Review: Peerless Imagines a Harvard-Bound Macbeth
Jiehae Park's Shakespearean satire looks at the ambition, paranoia, and identity politics wrapped up in elite college admissions.
Next to 11th-century Scottish royals, ambition and bloodlust best define teenagers bound for the Ivy League. Naturally, Shakespeare's Macbeth has been reimagined six ways from Sunday — including the not-to-be-forgotten-movie-turned-musical Scotland, PA, set in the cutthroat world of fast food chains. But as transmutations go, playwright Jiehae Park has found a natural fit in Peerless, a work that has been floating around the country for several years but finally makes its off-Broadway debut with a memorable Primary Stages production, directed by Margot Bordelon, at 59E59 Theaters.
Rather than a plotting husband-and-wife team, we have M and L (Sasha Diamond and Shannon Tyo), a pair of Asian-American twins with all the markings of "model minority" success: Sky-high grade point averages, near-perfect SAT scores, artistic and athletic prowess. They can (and do) rattle off their stats like achievement automatons, dressed in identical prudish outfits (costumes by Amanda Gladu) differentiated only by colored headbands like bookish versions of the red and yellow Power Rangers.
The purpose of this academic death grip? To get into "The College," of course (in keeping with the Scottish Play's theatrical tradition, the name is never actually spoken, but the "Veritas" insignia makes a few subtle appearances). M plans to the win this year's one-and-only early decision spot reserved specifically for minority students, while L plans to win it next year (L held herself back a year in anticipation of this very issue). What they didn't bet on was another high-achieving classmate (D, played with charming effervescence by Benny Wayne Sully) stumbling upon his Native-American ancestry at the 11th hour. Coupled with a better sob story to share with the admissions department (he has a sick brother and has overcome suicidal depression), he snatches that big envelope right out of M's hands.
Park stylizes her play with repetitive dialogue and rhythmic patter that sets the nerves so on edge that you can't help but feel immediately threatened— if not by impending murder than by shattering anxiety (Kristen Robinson's overwhelmingly blue unit set provides an appropriately consuming vortex). This heightened tone, highlighting Bordelon's directorial precision and bolstered by Marié Botha's campy cameos as our clairvoyant witch character (blessed with the moniker "Dirty Girl") serves as both a quirky, modern answer to Shakespeare's lyricism and a balm for the play's patchy premise. After all, it's a bit of a stretch to believe that Harvard will simply continue down a school roster admitting the first qualified minority who lives to see the fall. But in the world of elite college admissions — a realm that thrives on paranoia, identity politics, and the illusion of scarcity — Park's rendering is accurate in spirit if not the hard facts of reality (Mextly Couzin and Palmer Hefferan lend perfectly foreboding lighting and sound).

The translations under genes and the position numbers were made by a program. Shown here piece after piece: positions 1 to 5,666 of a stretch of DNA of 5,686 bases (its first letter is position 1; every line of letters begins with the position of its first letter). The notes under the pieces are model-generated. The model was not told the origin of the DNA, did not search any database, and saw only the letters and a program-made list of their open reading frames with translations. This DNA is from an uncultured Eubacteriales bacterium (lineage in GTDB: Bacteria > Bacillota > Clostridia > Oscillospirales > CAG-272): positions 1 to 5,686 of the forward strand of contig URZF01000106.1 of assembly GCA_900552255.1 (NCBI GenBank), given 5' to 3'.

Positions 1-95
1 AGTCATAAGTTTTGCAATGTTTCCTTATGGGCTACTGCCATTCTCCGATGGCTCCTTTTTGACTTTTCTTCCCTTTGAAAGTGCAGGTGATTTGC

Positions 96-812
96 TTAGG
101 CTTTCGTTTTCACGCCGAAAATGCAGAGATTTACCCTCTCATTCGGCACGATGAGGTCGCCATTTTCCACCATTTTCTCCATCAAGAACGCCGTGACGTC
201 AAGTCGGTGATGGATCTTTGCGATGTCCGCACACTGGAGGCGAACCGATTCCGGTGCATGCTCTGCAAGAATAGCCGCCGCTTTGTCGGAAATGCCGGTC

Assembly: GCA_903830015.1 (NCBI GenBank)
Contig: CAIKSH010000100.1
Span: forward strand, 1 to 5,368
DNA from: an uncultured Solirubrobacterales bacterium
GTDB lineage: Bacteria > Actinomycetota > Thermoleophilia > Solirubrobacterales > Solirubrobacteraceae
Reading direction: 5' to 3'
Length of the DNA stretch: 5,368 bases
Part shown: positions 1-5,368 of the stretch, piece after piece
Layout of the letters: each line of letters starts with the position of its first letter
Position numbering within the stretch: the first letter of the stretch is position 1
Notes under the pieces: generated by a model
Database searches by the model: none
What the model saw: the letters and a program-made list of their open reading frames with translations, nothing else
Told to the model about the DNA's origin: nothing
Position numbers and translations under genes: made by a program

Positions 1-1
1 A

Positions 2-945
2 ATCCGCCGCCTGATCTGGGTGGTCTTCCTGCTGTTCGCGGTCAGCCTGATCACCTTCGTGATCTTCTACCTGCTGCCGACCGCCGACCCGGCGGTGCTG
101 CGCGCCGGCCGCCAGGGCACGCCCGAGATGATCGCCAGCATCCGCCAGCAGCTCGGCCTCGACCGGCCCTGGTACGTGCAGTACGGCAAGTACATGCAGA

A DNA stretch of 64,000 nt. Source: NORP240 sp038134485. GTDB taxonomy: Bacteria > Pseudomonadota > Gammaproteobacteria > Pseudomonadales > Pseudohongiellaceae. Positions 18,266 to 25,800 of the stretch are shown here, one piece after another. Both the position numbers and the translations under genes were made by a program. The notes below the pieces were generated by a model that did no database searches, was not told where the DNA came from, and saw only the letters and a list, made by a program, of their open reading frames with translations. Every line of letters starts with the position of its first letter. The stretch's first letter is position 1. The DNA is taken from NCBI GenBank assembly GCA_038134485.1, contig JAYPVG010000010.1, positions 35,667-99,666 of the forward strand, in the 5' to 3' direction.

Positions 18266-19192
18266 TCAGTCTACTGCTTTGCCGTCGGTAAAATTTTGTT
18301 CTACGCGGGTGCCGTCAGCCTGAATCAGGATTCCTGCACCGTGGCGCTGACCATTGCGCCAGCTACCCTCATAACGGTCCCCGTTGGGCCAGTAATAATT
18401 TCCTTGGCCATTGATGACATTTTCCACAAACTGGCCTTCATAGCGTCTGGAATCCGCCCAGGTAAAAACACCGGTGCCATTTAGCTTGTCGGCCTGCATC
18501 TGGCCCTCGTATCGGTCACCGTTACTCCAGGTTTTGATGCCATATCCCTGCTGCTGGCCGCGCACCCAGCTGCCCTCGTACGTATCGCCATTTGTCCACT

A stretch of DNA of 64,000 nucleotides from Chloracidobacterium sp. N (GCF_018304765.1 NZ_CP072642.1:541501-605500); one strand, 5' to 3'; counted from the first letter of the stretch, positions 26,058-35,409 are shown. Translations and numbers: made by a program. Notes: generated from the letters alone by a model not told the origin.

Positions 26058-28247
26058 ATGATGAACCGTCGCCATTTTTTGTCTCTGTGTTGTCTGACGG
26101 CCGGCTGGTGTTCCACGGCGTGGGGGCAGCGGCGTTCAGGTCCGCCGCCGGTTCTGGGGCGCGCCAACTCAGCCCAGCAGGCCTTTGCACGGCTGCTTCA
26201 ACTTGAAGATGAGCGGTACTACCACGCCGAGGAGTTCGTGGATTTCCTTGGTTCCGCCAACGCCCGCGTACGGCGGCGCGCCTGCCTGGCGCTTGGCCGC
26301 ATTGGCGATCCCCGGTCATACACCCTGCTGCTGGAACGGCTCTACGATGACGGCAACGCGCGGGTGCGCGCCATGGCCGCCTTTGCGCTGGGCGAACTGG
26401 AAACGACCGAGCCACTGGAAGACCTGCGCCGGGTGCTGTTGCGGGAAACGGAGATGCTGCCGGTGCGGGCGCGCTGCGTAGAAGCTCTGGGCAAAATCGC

Diamond and Tyo make for a compelling duo, translating Macbeth's romantic partnership into a deep familial one that breaks through M and L's anemic and stereotypical veneer. Tyo is hilarious in her sadistic calculations as our stand-in for Lady Macbeth, but at the root of her callousness, reveals unbounded loyalty. Meanwhile, Diamond, as our easily swayed Macbeth, cultivates a modicum of sympathy as a trusting partner whose ambitions ultimately outweigh her morals.
Park satirizes a world that pits tribe against tribe (so to speak), eventually asking what happens when the choice is between your tribe and yourself. As we've seen through the years of lawsuits surrounding affirmative action and Ivy League admissions policies, higher education has become a prime battle ground for class, race, and identity warfare. And yet, through the backdoor of Shakespeare, Park poses taboo questions about where righteous loyalties end and personal ambitions begin. Our national debates may be shaped around stories of hard work and the American dream, but to quote the Bard, perhaps it's all just "a tale told by an idiot, full of sound and fury, signifying nothing."